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Table of Contents
LETTER TO THE EDITOR
Year : 2017  |  Volume : 21  |  Issue : 4  |  Page : 635-636

Vitamin D deficiency among healthy children: An undisputed and booming problem


1 Department of Pediatrics, Government Medical College and Hospital, Chandigarh, India
2 SDDM Hospital, Channi Himmat, Jammu, Jammu and Kashmir, India

Date of Web Publication9-Jun-2017

Correspondence Address:
Vikas Mahajan
SDDM Hospital, Channi Himmat, Jammu, Jammu and Kashmir
India
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Source of Support: None, Conflict of Interest: None


DOI: 10.4103/ijem.IJEM_76_17

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How to cite this article:
Angurana SK, Mahajan V. Vitamin D deficiency among healthy children: An undisputed and booming problem. Indian J Endocr Metab 2017;21:635-6

How to cite this URL:
Angurana SK, Mahajan V. Vitamin D deficiency among healthy children: An undisputed and booming problem. Indian J Endocr Metab [serial online] 2017 [cited 2020 Jan 29];21:635-6. Available from: http://www.ijem.in/text.asp?2017/21/4/635/207705



Sir,

We read with interest the recently published article entitled, “Prevalence of Vitamin D deficiency (VDD) and associated risk factors among children residing at high altitude in Shimla district, Himachal Pradesh, India” by Kapil et al.[1] and would like to make few important comments. The authors noted a high prevalence (93%) of VDD (serum 25[OH] D level <20 ng/ml) among school children aged 6–18 years residing at high altitude in Shimla. This study contributed significantly to the limited literature on VDD in apparently healthy children in India.[2],[3],[4]

The authors stated that children in the age group of 6–11 years were not included for the assessment of socioeconomic status (SES), physical activity, sunlight exposure, and dietary pattern as these children were unable to provide valid information on these parameters. By doing so, they had missed important information from 1/3rd of children which could be simply obtained from the parents when consent was obtained. It was not clear how sample size was calculated? Whether 25% was estimated prevalence of VDD or Vitamin D sufficiency? If it was the prevalence of VDD, how it was arrived upon as various studies from India demonstrated that the prevalence of VDD is in the range of 85%–98%? Authors mentioned that VDD was more common in females, children belonging to upper SES, those having so-called symptoms due to VDD, sedentary physical activity level, sunlight exposure <150 min, and vegetarians. However, on having a look at [Table 1], it can be found that the pattern was similar in Vitamin D deficient and Vitamin D insufficient/sufficient groups with no statistically significant difference except the fact that VDD was more common in females (54.3% vs. 27.3%, P< 0.001). There was no mention about how many children were receiving Vitamin D and calcium supplements. It was not mentioned how Vitamin D deficient children were treated.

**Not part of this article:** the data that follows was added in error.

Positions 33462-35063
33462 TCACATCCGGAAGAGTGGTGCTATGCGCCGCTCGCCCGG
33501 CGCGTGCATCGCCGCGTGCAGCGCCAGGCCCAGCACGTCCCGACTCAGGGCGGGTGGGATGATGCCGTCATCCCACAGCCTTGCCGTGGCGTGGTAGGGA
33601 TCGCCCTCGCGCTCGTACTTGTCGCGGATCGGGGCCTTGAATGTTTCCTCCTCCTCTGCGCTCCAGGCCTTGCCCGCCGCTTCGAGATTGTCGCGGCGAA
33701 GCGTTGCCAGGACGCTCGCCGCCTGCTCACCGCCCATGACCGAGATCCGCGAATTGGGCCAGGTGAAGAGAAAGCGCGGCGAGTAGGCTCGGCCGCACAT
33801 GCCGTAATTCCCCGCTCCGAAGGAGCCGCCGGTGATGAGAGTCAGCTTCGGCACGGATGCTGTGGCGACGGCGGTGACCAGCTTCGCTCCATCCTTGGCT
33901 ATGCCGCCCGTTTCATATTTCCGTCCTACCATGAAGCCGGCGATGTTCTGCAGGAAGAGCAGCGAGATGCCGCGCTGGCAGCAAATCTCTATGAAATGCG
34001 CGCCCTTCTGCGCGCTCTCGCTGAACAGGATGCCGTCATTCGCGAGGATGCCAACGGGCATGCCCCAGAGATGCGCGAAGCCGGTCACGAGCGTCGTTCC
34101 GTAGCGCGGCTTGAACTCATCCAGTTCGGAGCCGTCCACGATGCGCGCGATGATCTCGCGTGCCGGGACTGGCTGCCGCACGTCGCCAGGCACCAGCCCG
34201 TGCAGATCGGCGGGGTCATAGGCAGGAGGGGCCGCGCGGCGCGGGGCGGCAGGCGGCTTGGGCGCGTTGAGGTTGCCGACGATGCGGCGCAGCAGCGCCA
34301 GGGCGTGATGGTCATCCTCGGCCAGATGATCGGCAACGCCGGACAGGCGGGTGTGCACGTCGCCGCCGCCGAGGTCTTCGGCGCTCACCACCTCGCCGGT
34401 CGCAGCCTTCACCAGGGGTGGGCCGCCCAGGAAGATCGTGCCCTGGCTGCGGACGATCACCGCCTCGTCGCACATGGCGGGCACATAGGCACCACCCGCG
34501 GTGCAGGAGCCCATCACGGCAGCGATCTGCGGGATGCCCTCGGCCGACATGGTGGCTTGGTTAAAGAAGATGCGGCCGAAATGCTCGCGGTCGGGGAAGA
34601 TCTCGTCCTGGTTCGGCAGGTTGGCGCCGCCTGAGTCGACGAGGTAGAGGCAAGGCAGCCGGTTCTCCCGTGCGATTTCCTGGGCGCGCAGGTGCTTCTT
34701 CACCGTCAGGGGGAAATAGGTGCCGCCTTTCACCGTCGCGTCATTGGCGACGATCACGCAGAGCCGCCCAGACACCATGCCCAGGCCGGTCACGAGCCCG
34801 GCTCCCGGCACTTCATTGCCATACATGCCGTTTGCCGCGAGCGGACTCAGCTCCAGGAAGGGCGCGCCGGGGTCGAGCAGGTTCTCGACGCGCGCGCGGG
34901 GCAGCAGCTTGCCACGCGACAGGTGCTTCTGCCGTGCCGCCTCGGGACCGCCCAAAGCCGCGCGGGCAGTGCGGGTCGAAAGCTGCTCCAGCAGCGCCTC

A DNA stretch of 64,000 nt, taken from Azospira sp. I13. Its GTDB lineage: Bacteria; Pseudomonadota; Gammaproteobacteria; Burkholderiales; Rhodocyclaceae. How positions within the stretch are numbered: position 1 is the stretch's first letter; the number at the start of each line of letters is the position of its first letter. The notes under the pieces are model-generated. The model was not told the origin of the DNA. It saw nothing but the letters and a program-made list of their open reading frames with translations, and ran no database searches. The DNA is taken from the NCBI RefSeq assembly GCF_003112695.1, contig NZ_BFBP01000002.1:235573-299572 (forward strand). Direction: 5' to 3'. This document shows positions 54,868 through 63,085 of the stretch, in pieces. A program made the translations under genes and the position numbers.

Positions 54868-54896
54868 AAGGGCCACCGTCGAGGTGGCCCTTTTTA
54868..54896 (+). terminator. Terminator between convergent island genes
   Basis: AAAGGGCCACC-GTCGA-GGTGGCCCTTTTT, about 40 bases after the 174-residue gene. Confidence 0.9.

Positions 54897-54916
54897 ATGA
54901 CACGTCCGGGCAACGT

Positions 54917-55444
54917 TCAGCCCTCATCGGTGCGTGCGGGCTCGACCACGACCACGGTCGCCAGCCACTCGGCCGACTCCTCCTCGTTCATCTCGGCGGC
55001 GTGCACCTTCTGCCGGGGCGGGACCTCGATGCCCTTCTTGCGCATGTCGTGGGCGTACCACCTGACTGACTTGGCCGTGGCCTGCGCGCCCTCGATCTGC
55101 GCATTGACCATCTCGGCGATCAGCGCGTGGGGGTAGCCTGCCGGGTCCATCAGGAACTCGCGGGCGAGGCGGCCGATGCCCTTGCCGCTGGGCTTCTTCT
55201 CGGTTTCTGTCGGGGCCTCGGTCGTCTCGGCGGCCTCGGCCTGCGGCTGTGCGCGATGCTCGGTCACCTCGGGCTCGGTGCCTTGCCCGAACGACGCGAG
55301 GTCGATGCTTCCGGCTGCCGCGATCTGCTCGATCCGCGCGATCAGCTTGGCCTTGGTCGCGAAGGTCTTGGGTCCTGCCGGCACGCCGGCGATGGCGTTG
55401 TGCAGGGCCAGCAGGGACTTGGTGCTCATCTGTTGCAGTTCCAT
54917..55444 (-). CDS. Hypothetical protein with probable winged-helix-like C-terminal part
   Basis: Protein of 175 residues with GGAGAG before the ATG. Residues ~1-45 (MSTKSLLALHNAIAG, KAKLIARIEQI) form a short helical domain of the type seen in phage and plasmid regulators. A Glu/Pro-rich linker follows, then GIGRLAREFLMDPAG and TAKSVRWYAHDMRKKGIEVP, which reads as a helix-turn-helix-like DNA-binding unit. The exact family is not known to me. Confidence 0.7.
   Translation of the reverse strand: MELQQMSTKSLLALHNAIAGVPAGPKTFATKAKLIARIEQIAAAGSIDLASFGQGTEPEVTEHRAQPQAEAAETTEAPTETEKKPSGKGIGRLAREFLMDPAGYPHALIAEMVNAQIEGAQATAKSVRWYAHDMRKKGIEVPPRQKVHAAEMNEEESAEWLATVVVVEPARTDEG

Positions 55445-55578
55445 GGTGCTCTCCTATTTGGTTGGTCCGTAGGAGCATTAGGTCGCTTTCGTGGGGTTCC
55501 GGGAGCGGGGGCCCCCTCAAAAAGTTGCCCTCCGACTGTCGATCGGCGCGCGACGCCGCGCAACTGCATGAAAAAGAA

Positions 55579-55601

We conducted a study and demonstrated that the prevalence of VDD in apparently healthy children (n = 338), 3 months-12 years, belonging to upper SES in Chandigarh was 40.24% and 8.53% of them had clinical signs of VDD.[4] On univariate analysis, VDD was associated with relatively younger age group, female sex, failure to thrive, exclusive breastfeeding, inadequate sun exposure, and no Vitamin D supplements.[4]

The prevalence of VDD among healthy children is varied in different studies. This difference may be due to different populations studied, latitude of residence, sunlight exposure, skin color, sunscreen use, weather, environmental pollution, dietary intake, Vitamin D supplementation, different methods used for measuring 25(OH) D level, and different cutoff values considered.[4] A daily intake of 400 IU/day of Vitamin D for all infants, children, and adolescents is recommended by the American Academy of Pediatrics.[5] In India, there are no such guidelines for routine Vitamin D supplementations or regarding fortification of food products. High prevalence of VDD in Indian children advocates for routine Vitamin D supplementation throughout the childhood.

Financial support and sponsorship

Nil.

Conflicts of interest

There are no conflicts of interest.



 
   References Top

1.
Kapil U, Pandey RM, Goswami R, Sharma B, Sharma N, Ramakrishnan L, et al. Prevalence of Vitamin D deficiency and associated risk factors among children residing at high altitude in Shimla district, Himachal Pradesh, India. Indian J Endocrinol Metab 2017;21:178-83.  Back to cited text no. 1
    
2.
Marwaha RK, Tandon N, Reddy DR, Aggarwal R, Singh R, Sawhney RC, et al. Vitamin D and bone mineral density status of healthy schoolchildren in Northern India. Am J Clin Nutr 2005;82:477-82.  Back to cited text no. 2
    
3.
Puri S, Marwaha RK, Agarwal N, Tandon N, Agarwal R, Grewal K, et al. Vitamin D status of apparently healthy schoolgirls from two different socioeconomic strata in Delhi: Relation to nutrition and lifestyle. Br J Nutr 2008;99:876-82.  Back to cited text no. 3
    
4.
Angurana SK, Angurana RS, Mahajan G, Kumar N, Mahajan V. Prevalence of Vitamin D deficiency in apparently healthy children in North India. J Pediatr Endocrinol Metab 2014;27:1151-6.  Back to cited text no. 4
    
5.
Wagner CL, Greer FR; American Academy of Pediatrics Section on Breastfeeding; American Academy of Pediatrics Committee on Nutrition. Prevention of rickets and Vitamin D deficiency in infants, children, and adolescents. Pediatrics 2008;122:1142-52.  Back to cited text no. 5
    




 

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